Active intracellular transport in metastatic cells studied by spatial light interference microscopy

Silvia Ceballos, Mikhail Kandel, Shamira Sridharan, Hassaan Majeed, Freddy Monroy, Gabriel Popescu

Research output: Contribution to journalArticlepeer-review


Spatiotemporal patterns of intracellular transport are very difficult to quantify and, consequently, continue to be insufficiently understood. While it is well documented that mass trafficking inside living cells consists of both random and deterministic motions, quantitative data over broad spatiotemporal scales are lacking. We studied the intracellular transport in live cells using spatial light interference microscopy, a high spatiotemporal resolution quantitative phase imaging tool. The results indicate that in the cytoplasm, the intracellular transport is mainly active (directed, deterministic), while inside the nucleus it is both active and passive (diffusive, random). Furthermore, we studied the behavior of the two-dimensional mass density over 30 h in HeLa cells and focused on the active component. We determined the standard deviation of the velocity distribution at the point of cell division for each cell and compared the standard deviation velocity inside the cytoplasm and the nucleus. We found that the velocity distribution in the cytoplasm is consistently broader than in the nucleus, suggesting mechanisms for faster transport in the cytosol versus the nucleus. Future studies will focus on improving phase measurements by applying a fluorescent tag to understand how particular proteins are transported inside the cell.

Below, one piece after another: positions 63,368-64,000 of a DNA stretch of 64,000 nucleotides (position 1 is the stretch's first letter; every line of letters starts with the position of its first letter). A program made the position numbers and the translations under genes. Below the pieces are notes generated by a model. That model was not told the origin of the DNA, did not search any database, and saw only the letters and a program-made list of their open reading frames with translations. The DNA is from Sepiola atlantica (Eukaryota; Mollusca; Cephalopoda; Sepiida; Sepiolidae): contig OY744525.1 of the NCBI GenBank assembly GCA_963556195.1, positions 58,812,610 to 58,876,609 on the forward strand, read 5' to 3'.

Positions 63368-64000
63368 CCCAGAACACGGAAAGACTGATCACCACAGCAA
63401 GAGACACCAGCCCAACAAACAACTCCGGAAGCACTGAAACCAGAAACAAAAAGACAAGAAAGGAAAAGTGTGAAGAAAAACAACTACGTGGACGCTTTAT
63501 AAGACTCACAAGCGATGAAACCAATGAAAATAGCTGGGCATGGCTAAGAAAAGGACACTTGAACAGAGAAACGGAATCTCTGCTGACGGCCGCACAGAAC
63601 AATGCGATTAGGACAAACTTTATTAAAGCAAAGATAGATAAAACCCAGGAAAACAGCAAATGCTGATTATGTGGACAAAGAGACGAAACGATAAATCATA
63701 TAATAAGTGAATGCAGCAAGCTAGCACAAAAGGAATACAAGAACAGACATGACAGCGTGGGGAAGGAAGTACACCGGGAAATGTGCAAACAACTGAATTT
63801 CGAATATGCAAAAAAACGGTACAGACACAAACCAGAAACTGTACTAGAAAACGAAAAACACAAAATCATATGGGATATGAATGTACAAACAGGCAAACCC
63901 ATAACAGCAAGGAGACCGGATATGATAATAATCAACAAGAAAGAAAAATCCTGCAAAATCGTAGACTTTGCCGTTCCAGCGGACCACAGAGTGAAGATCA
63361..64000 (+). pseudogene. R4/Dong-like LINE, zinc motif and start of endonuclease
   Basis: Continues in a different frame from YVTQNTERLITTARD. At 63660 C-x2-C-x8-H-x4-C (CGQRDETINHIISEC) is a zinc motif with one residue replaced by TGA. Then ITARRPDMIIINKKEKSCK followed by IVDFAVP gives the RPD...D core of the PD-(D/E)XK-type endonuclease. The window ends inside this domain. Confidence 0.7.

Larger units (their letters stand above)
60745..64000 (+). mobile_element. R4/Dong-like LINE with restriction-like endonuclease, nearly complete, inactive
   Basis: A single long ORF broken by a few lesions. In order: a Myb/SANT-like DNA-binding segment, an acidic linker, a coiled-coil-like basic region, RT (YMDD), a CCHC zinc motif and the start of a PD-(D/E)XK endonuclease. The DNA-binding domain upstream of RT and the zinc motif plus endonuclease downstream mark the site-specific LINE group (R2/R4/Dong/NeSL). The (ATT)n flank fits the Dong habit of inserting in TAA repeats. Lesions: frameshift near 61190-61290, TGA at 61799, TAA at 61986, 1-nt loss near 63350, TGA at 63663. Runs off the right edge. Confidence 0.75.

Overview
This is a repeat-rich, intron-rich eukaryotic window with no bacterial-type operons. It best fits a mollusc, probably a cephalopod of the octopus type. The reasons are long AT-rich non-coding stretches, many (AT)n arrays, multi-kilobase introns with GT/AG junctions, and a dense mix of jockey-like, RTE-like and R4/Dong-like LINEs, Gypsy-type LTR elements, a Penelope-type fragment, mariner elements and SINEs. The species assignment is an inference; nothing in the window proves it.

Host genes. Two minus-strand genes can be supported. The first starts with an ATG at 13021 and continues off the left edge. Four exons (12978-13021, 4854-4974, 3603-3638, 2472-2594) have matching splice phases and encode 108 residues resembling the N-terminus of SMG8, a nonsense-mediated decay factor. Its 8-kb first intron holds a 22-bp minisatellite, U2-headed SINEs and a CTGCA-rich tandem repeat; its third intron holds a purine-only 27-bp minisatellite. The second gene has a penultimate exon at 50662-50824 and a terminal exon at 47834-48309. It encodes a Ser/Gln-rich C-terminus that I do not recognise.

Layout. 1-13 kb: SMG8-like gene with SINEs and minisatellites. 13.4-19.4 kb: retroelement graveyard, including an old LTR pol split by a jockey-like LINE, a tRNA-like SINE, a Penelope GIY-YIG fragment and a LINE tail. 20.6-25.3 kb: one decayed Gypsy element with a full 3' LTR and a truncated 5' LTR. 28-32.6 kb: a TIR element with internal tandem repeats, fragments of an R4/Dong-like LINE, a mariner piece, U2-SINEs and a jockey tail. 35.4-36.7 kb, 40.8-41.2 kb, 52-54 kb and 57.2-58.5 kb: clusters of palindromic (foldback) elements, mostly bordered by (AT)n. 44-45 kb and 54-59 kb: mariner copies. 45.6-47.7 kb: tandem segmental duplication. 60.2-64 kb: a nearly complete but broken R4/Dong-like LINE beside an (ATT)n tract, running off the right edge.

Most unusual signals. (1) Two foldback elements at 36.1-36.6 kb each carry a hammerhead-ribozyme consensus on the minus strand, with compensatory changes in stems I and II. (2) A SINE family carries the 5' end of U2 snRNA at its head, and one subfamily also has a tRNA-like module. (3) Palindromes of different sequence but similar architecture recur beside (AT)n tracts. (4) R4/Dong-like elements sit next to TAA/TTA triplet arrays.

Original languageEnglish (US)
Article number111209
JournalJournal of biomedical optics
Issue number11
StatePublished - Nov 1 2015


  • biomedical optics
  • cell dynamics
  • diffusion
  • intracellular transport
  • microscopy
  • quantitative phase imaging

ASJC Scopus subject areas

  • Electronic, Optical and Magnetic Materials
  • Atomic and Molecular Physics, and Optics
  • Biomaterials
  • Biomedical Engineering


Dive into the research topics of 'Active intracellular transport in metastatic cells studied by spatial light interference microscopy'. Together they form a unique fingerprint.

Cite this